suggests that morphine and 6-MAM are responsible for the pharmacological actions of heroin. Heroin is mainly excreted in the urine, largely as free and conjugated morphine.
What receptor does meperidine work on?
Meperidine is predominantly a µ receptor agonist. Meperidine is no longer recommended for the treatment of chronic pain because of concerns over metabolite toxicity. Like other opioids, meperidine causes pupillary constriction and has effects on the secretion of the pituitary hormones similar to those of morphine.
In which patients is meperidine contraindicated?
Meperidine has significant antimuscarinic effects, which may be a contraindication if tachycardia would be a problem. It is also reported to have a negative inotropic action on the heart.
What are the side effects of meperidine and what is the metabolite that mediates these effects?
Large doses of meperidine repeated at short intervals produce tremors, muscle twitches, dilated pupils, hyperactive reflexes and convulsions. These excitatory symptoms are due
to the accumulation of the metabolite
, which has a half-life of 15-20 hours compared with 3 hours for meperidine. Since normeperidine is eliminated by both the kidney and the liver,
decreased renal or hepatic function increases the likelihood of such toxicity
What is the main drug reaction with meperidine?
The most prominent is an excitatory reaction ("
") with delirium, hyperthermia, headache, hyper- or hypotension, rigidity, convulsions, coma, and death. This reaction may be due to the ability of meperidine to block neuronal reuptake of serotonin and the resulting serotonergic overactivity. Therefore, meperidine should not be used in patients taking other serotonergic agents such as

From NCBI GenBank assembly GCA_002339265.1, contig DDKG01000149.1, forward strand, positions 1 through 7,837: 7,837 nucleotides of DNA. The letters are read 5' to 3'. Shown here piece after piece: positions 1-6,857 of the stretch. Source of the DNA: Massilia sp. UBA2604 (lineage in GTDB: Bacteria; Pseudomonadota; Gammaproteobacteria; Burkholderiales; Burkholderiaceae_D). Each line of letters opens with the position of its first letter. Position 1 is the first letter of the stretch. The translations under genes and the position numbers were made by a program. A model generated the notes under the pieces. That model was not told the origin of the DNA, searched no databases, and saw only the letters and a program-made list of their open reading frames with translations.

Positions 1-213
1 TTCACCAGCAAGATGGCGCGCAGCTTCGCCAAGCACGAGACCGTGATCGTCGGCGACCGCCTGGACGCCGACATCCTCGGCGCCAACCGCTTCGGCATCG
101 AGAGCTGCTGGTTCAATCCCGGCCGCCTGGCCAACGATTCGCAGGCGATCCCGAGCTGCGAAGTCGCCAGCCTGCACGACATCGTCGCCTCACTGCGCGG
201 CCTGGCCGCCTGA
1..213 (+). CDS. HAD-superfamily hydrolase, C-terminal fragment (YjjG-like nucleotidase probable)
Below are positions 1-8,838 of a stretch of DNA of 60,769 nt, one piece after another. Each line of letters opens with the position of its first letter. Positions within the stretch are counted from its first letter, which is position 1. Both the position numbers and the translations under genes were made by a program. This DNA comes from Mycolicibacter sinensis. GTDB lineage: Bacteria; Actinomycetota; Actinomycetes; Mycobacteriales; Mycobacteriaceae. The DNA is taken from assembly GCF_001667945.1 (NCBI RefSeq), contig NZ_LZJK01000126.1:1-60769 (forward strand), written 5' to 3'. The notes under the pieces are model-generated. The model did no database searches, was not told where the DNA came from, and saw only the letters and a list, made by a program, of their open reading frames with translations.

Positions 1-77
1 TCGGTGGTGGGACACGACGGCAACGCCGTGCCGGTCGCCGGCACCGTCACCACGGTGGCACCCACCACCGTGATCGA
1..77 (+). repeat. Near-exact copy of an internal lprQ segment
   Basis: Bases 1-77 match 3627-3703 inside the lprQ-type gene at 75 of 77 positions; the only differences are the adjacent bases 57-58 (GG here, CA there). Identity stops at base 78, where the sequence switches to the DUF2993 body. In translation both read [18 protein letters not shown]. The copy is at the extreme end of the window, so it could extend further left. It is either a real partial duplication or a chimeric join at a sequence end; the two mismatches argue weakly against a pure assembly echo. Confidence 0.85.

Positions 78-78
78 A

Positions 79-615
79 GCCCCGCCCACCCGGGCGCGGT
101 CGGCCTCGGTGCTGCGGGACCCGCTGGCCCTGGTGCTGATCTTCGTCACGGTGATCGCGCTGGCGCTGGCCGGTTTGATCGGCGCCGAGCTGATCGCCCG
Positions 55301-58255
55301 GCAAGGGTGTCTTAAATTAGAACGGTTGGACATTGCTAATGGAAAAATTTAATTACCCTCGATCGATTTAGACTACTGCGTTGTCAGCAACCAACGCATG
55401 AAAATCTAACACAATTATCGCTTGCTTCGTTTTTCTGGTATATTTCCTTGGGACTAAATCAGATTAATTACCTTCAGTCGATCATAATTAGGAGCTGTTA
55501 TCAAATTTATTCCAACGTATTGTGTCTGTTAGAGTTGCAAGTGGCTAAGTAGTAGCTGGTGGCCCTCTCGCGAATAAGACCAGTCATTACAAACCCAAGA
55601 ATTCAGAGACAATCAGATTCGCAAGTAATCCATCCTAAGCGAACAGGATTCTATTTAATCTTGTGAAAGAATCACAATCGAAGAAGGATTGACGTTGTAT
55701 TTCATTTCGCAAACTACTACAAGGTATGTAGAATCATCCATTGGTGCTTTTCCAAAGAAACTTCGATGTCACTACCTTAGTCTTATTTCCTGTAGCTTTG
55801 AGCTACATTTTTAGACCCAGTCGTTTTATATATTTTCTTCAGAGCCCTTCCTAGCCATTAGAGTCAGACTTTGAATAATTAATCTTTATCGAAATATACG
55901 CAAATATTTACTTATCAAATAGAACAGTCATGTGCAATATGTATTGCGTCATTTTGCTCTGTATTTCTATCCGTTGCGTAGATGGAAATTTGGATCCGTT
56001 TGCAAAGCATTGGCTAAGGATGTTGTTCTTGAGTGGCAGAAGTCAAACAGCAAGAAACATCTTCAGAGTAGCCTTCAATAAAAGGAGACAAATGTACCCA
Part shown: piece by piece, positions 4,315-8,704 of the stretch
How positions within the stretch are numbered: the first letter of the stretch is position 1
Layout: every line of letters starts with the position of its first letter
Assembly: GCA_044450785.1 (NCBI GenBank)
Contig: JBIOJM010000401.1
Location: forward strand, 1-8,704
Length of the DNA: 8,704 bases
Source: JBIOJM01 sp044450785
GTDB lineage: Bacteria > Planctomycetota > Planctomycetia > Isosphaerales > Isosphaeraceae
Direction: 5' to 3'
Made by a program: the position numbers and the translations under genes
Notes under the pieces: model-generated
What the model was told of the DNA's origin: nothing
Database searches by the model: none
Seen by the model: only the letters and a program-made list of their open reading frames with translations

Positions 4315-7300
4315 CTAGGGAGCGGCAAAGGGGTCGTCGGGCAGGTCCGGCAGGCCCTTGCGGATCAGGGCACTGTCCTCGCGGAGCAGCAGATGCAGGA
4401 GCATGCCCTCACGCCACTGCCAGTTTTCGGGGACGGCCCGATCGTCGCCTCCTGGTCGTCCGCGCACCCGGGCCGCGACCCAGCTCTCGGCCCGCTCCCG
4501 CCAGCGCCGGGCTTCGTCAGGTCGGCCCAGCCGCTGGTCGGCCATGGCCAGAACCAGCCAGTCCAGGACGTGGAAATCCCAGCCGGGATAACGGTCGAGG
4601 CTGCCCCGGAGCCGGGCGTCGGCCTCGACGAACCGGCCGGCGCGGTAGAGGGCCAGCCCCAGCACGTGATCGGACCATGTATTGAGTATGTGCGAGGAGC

What kind of opioid is fentanyl?
Fentanyl is a widely used opioid analgesic. It is primarily a µ agonist. It has rapid onset and short duration of action (15-30 minutes). Fentanyl is 100 times more potent than morphine, and sufentanil is 1000 times more potent than morphine.
What drugs are in the fentanyl subgroup?
The fentanyl subgroup now includes sufentanil, alfentanil, and remifentanil in addition to the parent compound, fentanyl.
What are fentanyl drugs used for?
Fentanyl and sufentanil have gained widespread popularity as
. The use of fentanyl and sufentanil in chronic pain treatment is widespread. The development of novel, less invasive routes of administration for fentanyl has facilitated the use of these compounds in chronic pain management.
that provide sustained release of fentanyl are available. An oral transmucosal formulation (
a fentanyl lozenge on a stick
) is approved for
treatment of breakthrough pain in cancer patients already taking strong opioids for persistent pain. Another transmucosal form of fentanyl for breakthrough pain is now available as an
effervescent buccal tablet
What kind of opioid drug is methadone?